Within the remote sensing domain, a diverse set of acquisition modalities exist, each with their own unique strengths and weaknesses. Yet, most of the current literature and open datasets only deal with electro-optical (optical) data for different detection and segmentation tasks at high spatial resolutions. optical data is often the preferred choice for geospatial applications, but requires clear skies and little cloud cover to work well. Conversely, Synthetic Aperture Radar (SAR) sensors have the unique capability to penetrate clouds and collect during all weather, day and night conditions. Consequently, SAR data are particularly valuable in the quest to aid disaster response, when weather and cloud cover can obstruct traditional optical sensors. Despite all of these advantages, there is little open data available to researchers to explore the effectiveness of SAR for such applications, particularly at very-high spatial resolutions, i.e. <1m Ground Sample Distance (GSD).
To address this problem, we present an open Multi-Sensor All Weather Mapping (MSAW) dataset and challenge, which features two collection modalities (both SAR and optical). The dataset and challenge focus on mapping and building footprint extraction using a combination of these data sources. MSAW covers 120 km^2 over multiple overlapping collects and is annotated with over 48,000 unique building footprints labels, enabling the creation and evaluation of mapping algorithms for multi-modal data. We present a baseline and benchmark for building footprint extraction with SAR data and find that state-of-the-art segmentation models pre-trained on optical data, and then trained on SAR (F1 score of 0.21) outperform those trained on SAR data alone (F1 score of 0.135).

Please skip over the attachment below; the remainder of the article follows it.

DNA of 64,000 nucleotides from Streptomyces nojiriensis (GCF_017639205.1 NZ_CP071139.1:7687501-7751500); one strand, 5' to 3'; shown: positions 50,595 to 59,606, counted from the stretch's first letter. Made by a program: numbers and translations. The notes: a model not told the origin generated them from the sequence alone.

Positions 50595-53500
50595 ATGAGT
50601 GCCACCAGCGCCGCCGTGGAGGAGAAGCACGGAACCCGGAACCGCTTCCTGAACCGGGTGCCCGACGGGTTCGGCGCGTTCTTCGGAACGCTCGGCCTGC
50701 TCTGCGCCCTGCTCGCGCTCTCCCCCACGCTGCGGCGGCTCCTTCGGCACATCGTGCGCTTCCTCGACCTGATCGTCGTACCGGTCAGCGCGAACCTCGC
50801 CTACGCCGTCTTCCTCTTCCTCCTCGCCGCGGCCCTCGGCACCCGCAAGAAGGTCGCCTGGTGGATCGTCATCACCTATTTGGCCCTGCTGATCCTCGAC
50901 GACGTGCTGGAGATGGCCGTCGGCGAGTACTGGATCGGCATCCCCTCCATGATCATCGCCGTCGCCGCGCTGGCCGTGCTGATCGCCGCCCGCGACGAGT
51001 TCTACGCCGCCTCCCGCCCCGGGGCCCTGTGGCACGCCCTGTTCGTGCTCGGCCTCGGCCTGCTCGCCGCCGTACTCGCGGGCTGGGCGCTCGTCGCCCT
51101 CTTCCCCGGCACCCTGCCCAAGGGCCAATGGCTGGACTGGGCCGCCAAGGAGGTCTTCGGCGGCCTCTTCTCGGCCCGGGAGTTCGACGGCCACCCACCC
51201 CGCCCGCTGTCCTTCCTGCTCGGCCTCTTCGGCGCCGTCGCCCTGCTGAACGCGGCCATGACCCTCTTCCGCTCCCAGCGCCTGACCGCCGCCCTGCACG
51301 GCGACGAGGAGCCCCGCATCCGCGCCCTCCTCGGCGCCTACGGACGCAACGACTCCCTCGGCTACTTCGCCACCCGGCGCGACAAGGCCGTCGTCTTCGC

“We find that state-of-the-art segmentation models trained with multiple modalities outperform those trained with only a single type of data. Our experiments indicate that pre-training on optical data and using a transfer learning approach can provide a 55% increase in performance over training on SAR data alone.”